How: Why How We Do Anything Means Everything in Business (and in Life)
by Seidman, Dov (2007) Wiley & Sons
Selected as one of the Best Leadership Books of 2007byLeadership Now, on the idea that “leadership is everyone’s business.”, this book challenges conventional wisdom with examples, anecdotes and good writing. The author begins his compelling book with the story of Krazy George Henderson, a professional cheerleader, at the third game of the play-off series between the Oakland Athletics and the New York Yankees on October 15, 1981. On this day, Krazy George began the gesture that swept successively through the crowd in a giant, continuous wave of “connected enthusiasm”. On that day, Krazy George invented the Wave. From that simple act, Seidman builds on his premise that “companies building lasting success, those that seem to be getting it right in highly competitive markets, have something going on in them, a certain energy, very much like a Wave….To build and sustain long-term success in the new socioeconomic conditions that define our world, you must embrace a new power, the power, in human conduct, the power in how.”
He then continues to build his case that the hows of human conduct are the determining factor in long-term success. Seidman writes that it is harder now to innovate the what and quotes Jack Welch as saying “There is no secret to the what; the secret is in the how. They can know our model, but they cannot do it. They can’t copy our hows.”
Those of us who work in or with family owned businesses know this. In fact, most of the failures in family businesses are directly related to the hows, the human behavior, e.g. failure to agree on goals, family conflict, communication problems and not the whats, the estate plans, the technical or business issues. We also know that, from a study in Williams and Preisser’s “Preparing Heirs” of the 70% estate/wealth transitions that ended in failure, only 15% were due to the whats, the legal and technical issues and 85% were result of the hows, breakdowns in communications and trust within the family, lack of family developed missions, and inadequately prepared heirs.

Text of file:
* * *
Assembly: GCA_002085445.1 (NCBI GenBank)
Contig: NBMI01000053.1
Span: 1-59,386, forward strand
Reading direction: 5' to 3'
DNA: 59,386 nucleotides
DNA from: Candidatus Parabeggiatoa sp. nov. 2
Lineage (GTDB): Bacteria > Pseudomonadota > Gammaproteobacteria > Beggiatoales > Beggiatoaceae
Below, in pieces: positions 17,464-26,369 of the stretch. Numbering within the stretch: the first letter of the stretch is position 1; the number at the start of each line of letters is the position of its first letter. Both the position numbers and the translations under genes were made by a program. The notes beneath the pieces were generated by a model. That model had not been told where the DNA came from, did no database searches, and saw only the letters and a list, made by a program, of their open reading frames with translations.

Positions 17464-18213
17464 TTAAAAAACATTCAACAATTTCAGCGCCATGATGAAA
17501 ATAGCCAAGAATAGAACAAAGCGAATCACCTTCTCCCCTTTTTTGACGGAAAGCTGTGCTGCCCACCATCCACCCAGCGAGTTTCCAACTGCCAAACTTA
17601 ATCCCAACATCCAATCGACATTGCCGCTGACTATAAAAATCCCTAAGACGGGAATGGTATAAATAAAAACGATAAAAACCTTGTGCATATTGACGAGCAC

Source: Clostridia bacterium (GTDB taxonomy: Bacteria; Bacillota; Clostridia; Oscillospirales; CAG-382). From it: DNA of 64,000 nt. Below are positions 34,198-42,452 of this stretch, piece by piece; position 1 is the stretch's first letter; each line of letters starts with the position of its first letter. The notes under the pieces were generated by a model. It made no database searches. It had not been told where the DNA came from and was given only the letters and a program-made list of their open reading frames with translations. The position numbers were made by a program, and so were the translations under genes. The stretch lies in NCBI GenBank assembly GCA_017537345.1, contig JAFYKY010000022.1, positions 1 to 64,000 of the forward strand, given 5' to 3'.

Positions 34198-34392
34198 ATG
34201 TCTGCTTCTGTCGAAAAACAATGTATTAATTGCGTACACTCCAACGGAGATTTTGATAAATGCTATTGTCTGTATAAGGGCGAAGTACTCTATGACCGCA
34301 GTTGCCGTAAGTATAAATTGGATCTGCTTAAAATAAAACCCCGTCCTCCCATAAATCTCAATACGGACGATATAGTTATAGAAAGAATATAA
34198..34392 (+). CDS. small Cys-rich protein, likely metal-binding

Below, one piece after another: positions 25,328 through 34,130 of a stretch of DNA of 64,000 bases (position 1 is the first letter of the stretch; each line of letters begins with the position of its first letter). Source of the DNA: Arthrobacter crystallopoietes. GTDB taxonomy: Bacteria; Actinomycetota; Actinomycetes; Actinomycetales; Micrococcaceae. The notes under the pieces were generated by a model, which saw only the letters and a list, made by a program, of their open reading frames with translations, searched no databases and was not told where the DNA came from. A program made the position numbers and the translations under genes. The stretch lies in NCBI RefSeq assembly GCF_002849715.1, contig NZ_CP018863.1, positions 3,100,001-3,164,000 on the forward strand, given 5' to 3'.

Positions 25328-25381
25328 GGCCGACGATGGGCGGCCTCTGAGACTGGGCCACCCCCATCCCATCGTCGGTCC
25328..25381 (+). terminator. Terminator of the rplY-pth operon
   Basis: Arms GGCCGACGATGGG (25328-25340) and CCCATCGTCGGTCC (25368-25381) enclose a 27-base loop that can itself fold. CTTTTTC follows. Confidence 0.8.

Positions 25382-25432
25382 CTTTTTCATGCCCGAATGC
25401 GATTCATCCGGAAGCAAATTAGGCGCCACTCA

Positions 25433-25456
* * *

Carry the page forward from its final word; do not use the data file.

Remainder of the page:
And, finally, Seidman challenges us to look beyond the “core ideologies” (some examples: Merck/excellence; Citicorp/expansionism, being out in front, self-confidence; 3M/innovation,tolerance; Philip Morris: winning) that Collins and Porras described in their seminal study of the habits and practices of visionary companies, Built to Last. He notes the ‘big shifts’ since the book was published in 1994:
- From brand awareness to brand promise
- From customer service to customer experience
- From managing reputation to earning reputational value
And he concludes “All these big shifts result when you get your hows right, when you connect to something deeper that ideas, something that unleashes the power to make Waves in everything you do: values….Like happiness, if one seeks such ends as innovation, progress, and winning, one can best achieve them by pursuing the values that can get you there: trust, honesty, integrity, consistency, and transparency. Values inspire, and are deeper and more powerful than ideologies…. You cannot do success; you cannot achieve it by pursuing it directly. Success is something you get when you pursue something greater than yourself.”
This is the stuff that family businesses can be great at—taking the long view, driven by family values first, taking the time to carefully develop the hows in order to get the whats right.
Take away: Ask yourself what do you stand for? What are the family values that you wish to be the GPS of your work, and your legacy? How are you going to get there?
For more information on the How, check out:http://www.howsmatter.com/